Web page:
It's All in the Details
A little late with the post today, things have been a little busy juggling (not literally) a 10 week old, a few cake orders, experimental baking and some design work for a new and exciting project that will be shared in the coming weeks. After further consultations with the local environmental health officer, we are pleased to be back baking and supplying cakes again during this uncertain period. However, due to the limited availability of some key ingredients, we are only taking on limited orders so please get in there early to avoid disappointment.
Onto Today's post, I thought I would share a little bit about my design process. With every project being unique in its own way, planning is always key. Sometimes when I am given a brief I have a 101 ideas for how I would approach the design and other days I draw a blank. I usually have a three stage process: 1. Inspiration; 2. Design; and, 3. Problem Solving.
Inspiration can come from anywhere. It can come from a landmark seen on a past holiday, a piece of fabric spotted on a market, or simply acquainting yourself with the latest references to popular culture.
Some people like to create inspiration boards, but I prefer to get straight into sketching when inspiration strikes as the most efficient way for me to capture my ideas before they are lost.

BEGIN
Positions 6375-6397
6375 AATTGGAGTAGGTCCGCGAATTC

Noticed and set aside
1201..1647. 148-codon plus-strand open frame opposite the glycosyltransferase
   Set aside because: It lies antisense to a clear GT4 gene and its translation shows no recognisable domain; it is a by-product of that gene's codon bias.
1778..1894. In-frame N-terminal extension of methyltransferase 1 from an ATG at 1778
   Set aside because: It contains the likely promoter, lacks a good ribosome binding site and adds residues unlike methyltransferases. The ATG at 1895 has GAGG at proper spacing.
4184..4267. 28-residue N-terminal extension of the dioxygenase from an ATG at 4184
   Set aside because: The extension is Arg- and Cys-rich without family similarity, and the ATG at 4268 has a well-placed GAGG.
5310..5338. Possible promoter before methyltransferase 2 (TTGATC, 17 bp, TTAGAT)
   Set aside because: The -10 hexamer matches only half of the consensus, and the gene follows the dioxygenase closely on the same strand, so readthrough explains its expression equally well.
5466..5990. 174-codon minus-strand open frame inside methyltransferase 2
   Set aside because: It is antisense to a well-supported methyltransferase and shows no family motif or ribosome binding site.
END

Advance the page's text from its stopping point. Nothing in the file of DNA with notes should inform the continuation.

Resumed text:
Understanding portions and proportions is key to the design process.
When I first started making cakes, my enthusiasm for my ideas would end up with me getting caught up in what I had envisaged, without any of the practicalities being considered. By doing so, the design wouldn't necessarily work for the size of cake I was asked to bake with examples of modelled toppers being far too big for the final cake.
When sketching out a tiered cake, I love the Cake & Cookie Planner cake stencils as an outline so that you know your cake is to scale, before adding the colours and textures. I really like to play with proportions and colours within my cakes. Although I think an evenly spaced tiered cake is beautiful, a bit of variation in height can add interest and intrigue.
It is also important during the design process to consider where the cake is going to be and if it has to travel. You don't want to have a cobbled street rattling your fabulous creation into pieces or strewn across the inside of your car.
3. Problem Solving
Having a sketch is wonderful, but we have all been there where our best laid plans go out of the window. Here are my top tips before you start making any cake:
In creating a model for a cake, always draw the perimeter of the cake on parchment paper for you to model on top of. This will help ensure you create a model that is proportional to the cake it will be sitting on.
If working from an image, always print it out. There is nothing worse than a screen turning off whilst you are mid cake decorating
Always create a baking schedule for timings and recipes needed to create your project before you start. If it is a big cake, this will be very helpful. Even with small cakes, it can be good to know how much you can achieve within a set amount of time, especially if you are baking around your family's schedule.
So although there is no recipe for you to try this week, I hope you gained something from making it this far. Keep your eyes open for future helpful hints, tips, further recipes, and some exciting news in the coming weeks.